We saw tonight’s episode on Sunday. Right around the half-way mark I said “Oh no, X is the bad guy!” under my breath. The woman beside me eyed me and then, when the reveal was made at the end, she asked how I knew. First I watch a lot of TV. But second, it just all clicked. This episode is funny and balanced. And after the episode, we had a moment with the writing staff. Folks, I’m not messing around when I saw this is the most realistic superhero show on TV today, possibly ever. It writes people as people, it addresses problems we face today, and it doesn’t have monster of the week in the right way.
The preview and q&a started nearly 20 minutes late, and Eliza was sick and unable to come, so I skipped out on this early to go to Gaaays in Spaaace. Which was the right call I think. Anyway. The preview was the first fifteen minutes, and what I can tell you without spoiling is that it is 100% Clarke. And damn if Eliza isn’t a good actress.
The downside is that I really am still so pissed at the show for everything they did, that I won’t watch this. It’s just not entertaining to me. The room was filled with a lot of queer fans, including someone dressed up in a giant chicken costume, dressed as Lexa, called … wait for it … Cluxa. So per usual, the best thing about The 100 are its fans.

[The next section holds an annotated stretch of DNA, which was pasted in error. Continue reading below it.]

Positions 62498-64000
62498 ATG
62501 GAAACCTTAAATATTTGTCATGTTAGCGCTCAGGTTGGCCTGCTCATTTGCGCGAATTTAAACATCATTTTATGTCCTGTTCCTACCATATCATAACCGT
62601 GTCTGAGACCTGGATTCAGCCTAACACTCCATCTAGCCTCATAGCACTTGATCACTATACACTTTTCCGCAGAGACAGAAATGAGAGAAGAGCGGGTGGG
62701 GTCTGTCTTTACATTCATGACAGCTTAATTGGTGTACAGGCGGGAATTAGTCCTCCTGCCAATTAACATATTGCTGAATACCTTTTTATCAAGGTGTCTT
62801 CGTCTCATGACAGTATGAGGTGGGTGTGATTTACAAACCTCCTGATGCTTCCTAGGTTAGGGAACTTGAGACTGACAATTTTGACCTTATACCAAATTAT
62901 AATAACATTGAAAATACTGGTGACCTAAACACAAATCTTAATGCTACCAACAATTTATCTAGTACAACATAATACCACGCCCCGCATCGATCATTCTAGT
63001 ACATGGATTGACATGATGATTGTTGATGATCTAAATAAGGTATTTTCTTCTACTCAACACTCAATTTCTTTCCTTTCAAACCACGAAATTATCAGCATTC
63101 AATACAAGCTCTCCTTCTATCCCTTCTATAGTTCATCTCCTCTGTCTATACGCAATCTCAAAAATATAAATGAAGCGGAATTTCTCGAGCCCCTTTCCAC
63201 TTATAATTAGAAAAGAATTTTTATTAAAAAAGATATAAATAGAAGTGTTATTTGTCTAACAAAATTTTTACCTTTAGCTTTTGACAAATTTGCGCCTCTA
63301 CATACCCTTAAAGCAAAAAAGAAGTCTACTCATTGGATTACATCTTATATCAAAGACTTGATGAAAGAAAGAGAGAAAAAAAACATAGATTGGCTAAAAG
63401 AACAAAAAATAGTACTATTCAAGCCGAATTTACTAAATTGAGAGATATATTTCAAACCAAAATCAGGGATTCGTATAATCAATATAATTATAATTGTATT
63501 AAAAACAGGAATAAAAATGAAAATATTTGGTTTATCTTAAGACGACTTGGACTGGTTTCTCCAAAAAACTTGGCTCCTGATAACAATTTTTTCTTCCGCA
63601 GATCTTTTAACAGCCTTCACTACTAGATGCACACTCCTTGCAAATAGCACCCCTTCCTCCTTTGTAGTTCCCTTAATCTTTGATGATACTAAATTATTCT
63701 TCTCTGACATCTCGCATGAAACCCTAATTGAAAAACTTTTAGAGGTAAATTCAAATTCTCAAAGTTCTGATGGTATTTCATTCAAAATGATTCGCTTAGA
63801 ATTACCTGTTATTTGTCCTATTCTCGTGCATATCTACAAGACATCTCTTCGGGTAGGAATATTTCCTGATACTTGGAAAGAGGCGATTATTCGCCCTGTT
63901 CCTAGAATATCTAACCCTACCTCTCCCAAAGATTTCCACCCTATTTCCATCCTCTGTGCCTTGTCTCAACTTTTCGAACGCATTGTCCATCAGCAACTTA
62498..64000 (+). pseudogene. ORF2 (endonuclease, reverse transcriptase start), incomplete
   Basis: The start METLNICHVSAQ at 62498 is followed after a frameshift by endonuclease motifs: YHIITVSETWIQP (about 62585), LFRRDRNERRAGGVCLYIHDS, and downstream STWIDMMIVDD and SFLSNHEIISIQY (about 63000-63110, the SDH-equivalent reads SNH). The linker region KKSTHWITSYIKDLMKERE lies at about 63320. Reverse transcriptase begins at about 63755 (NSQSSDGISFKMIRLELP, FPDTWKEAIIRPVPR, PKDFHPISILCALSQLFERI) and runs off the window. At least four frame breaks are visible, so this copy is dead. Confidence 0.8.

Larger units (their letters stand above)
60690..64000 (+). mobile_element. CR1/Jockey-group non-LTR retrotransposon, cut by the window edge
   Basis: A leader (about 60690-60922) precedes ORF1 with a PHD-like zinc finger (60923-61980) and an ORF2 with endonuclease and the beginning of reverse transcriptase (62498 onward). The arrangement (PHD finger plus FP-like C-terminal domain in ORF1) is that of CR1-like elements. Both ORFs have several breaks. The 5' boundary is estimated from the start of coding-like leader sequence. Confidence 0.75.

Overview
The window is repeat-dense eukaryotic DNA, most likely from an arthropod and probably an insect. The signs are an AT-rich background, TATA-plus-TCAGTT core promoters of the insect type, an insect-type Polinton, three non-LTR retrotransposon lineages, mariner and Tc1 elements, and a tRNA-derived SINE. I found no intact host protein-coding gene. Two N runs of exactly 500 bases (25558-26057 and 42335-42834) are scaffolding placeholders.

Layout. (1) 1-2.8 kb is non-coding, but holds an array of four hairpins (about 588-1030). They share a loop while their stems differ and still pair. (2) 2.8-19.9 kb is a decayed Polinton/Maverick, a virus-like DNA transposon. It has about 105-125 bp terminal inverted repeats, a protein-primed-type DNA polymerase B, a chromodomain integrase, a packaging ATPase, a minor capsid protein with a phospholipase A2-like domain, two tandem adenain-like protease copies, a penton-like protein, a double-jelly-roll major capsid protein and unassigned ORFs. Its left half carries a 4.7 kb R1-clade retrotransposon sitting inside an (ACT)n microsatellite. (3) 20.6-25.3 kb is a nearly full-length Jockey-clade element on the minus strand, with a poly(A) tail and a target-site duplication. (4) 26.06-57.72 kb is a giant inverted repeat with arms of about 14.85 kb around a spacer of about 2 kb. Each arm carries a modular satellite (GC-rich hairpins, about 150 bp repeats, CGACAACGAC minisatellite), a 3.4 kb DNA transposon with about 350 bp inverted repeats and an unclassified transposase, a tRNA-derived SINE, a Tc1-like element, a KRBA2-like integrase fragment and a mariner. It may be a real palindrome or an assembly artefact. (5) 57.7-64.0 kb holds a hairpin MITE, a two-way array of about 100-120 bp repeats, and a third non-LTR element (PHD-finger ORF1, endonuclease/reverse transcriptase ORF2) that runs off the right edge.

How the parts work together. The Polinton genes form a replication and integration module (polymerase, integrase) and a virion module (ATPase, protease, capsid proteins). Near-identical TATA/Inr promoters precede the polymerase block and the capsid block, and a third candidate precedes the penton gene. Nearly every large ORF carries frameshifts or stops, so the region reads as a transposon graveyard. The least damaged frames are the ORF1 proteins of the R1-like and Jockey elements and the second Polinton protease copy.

Into the Badlands
We saw the trailer about an hour before you did. The majority of the time was a Q&A with some of the stars, including new ones for the upcoming season. One thing they all touched on was the fact that the show walked the walk with diversity. They made a show that was matriarchal and non white because, “The future isn’t going to be white male.” They did this because they wanted to see it, and instead of that being a line, they damn well did it. This show remains forward and feminist.
This is not a new show, but it is a saved show. We saw the first episode of the new season, and it brings up some new questions and problems. While that definitely counts as a sneak peek, since it’s not a premiere, the most I can tell you is Heddy Lamar makes the episode worthwhile. The meta jokes and in references to the future continue. Oh, and there’s a whole thing… I can’t tell you. But you either watched it Sunday or you’ll watch it soon. Just remember, their lesbian momma bear lives.